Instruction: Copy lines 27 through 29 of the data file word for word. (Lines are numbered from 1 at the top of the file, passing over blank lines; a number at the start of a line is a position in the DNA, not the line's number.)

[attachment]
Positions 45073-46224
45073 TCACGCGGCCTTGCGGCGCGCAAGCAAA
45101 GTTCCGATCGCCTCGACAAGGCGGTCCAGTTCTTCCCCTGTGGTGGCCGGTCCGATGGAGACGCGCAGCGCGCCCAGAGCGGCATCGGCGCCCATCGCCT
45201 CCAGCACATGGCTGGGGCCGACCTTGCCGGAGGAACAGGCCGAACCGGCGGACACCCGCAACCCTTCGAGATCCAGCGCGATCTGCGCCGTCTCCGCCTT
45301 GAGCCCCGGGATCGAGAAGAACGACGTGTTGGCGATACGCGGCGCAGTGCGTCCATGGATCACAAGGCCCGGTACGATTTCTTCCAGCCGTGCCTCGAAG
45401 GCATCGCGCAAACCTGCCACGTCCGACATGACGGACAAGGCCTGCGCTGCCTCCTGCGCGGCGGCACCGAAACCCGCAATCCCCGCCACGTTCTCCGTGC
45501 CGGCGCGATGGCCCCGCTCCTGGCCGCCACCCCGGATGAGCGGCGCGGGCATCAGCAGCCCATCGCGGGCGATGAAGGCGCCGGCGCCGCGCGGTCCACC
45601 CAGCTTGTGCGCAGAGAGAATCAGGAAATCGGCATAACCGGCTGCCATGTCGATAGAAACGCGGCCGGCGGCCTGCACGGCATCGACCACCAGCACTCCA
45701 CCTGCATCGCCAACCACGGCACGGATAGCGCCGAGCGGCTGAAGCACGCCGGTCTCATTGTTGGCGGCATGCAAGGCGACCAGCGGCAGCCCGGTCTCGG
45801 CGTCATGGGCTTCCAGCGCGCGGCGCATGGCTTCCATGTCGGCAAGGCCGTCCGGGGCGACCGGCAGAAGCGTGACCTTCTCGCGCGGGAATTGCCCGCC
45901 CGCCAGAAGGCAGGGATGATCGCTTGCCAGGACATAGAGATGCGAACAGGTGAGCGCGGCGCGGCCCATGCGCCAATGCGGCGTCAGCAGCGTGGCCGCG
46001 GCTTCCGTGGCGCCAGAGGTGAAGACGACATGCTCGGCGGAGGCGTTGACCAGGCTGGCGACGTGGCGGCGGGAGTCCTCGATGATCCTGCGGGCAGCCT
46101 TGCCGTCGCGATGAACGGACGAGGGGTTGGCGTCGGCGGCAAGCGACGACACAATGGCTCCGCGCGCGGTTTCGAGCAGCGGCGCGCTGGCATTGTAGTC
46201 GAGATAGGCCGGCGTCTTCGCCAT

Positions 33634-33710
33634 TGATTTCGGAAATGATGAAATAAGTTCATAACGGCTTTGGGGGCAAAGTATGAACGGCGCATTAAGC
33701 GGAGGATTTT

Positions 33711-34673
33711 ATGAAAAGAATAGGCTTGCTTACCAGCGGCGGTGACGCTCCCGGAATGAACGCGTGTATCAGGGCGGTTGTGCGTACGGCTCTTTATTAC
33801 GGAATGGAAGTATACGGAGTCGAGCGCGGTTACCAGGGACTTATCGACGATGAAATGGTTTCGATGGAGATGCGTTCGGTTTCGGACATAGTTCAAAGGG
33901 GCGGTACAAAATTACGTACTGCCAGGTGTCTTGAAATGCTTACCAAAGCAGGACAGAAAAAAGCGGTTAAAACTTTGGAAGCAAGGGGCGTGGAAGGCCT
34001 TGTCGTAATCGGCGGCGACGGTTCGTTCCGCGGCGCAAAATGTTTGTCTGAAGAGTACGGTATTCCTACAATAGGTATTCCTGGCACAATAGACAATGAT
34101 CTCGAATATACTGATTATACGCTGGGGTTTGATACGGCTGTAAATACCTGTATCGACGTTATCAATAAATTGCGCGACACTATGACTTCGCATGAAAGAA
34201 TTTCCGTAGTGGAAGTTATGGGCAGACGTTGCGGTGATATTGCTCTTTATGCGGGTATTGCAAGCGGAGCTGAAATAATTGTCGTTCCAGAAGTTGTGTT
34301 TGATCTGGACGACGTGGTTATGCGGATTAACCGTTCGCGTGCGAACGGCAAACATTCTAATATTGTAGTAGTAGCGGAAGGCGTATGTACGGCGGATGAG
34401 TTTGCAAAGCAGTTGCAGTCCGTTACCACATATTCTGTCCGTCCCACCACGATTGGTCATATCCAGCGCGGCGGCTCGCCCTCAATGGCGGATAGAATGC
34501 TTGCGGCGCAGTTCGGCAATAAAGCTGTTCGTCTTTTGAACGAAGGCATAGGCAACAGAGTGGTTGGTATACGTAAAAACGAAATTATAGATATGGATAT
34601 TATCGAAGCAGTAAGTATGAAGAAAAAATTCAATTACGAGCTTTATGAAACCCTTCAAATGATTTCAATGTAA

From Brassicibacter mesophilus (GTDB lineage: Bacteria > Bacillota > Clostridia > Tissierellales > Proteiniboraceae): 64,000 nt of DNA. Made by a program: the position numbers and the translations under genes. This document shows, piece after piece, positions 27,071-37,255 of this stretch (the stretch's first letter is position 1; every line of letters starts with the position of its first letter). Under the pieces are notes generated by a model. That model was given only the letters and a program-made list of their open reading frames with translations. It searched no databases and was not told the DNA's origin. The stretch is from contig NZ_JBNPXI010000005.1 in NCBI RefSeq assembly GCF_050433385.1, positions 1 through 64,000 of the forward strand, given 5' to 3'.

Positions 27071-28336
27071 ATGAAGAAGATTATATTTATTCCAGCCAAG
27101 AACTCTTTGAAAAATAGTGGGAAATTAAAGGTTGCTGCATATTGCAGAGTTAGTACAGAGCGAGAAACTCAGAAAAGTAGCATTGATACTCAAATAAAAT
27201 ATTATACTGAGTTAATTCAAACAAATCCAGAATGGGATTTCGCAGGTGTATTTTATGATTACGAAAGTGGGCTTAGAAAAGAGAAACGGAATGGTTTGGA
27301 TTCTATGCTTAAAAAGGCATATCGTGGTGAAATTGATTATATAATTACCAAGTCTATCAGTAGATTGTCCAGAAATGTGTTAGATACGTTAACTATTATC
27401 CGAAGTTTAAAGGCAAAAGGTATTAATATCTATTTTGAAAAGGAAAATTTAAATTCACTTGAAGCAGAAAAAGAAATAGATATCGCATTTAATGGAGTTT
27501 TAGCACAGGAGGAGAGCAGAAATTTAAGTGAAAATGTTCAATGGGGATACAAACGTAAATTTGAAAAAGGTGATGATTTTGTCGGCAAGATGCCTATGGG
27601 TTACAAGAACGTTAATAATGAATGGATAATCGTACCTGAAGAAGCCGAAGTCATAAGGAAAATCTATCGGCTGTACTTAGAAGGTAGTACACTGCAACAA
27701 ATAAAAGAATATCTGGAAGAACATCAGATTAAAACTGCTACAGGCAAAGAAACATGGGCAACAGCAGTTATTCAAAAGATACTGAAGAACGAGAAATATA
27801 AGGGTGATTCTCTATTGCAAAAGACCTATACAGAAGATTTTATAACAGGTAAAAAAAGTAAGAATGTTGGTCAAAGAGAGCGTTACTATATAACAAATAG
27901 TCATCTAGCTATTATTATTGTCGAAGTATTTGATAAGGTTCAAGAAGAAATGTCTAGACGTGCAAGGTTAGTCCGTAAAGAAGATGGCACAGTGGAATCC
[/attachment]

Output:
34501 TTGCGGCGCAGTTCGGCAATAAAGCTGTTCGTCTTTTGAACGAAGGCATAGGCAACAGAGTGGTTGGTATACGTAAAAACGAAATTATAGATATGGATAT
34601 TATCGAAGCAGTAAGTATGAAGAAAAAATTCAATTACGAGCTTTATGAAACCCTTCAAATGATTTCAATGTAA

From Brassicibacter mesophilus (GTDB lineage: Bacteria > Bacillota > Clostridia > Tissierellales > Proteiniboraceae): 64,000 nt of DNA. Made by a program: the position numbers and the translations under genes. This document shows, piece after piece, positions 27,071-37,255 of this stretch (the stretch's first letter is position 1; every line of letters starts with the position of its first letter). Under the pieces are notes generated by a model. That model was given only the letters and a program-made list of their open reading frames with translations. It searched no databases and was not told the DNA's origin. The stretch is from contig NZ_JBNPXI010000005.1 in NCBI RefSeq assembly GCF_050433385.1, positions 1 through 64,000 of the forward strand, given 5' to 3'.